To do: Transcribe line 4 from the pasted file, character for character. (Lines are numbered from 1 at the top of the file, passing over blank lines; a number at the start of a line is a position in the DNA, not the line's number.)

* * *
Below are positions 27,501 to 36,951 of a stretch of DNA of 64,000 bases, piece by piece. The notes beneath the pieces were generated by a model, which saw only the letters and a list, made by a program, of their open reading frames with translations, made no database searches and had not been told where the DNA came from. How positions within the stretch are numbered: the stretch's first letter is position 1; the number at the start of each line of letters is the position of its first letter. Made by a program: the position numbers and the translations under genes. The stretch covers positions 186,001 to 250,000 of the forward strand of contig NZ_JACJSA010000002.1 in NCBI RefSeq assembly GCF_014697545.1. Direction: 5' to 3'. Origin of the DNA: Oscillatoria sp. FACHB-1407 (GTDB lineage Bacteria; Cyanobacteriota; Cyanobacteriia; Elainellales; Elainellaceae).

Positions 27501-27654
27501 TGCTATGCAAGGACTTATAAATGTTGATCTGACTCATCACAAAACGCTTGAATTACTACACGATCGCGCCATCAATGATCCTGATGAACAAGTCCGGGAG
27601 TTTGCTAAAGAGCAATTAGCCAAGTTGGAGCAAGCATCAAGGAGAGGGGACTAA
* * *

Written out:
27601 TTTGCTAAAGAGCAATTAGCCAAGTTGGAGCAAGCATCAAGGAGAGGGGACTAA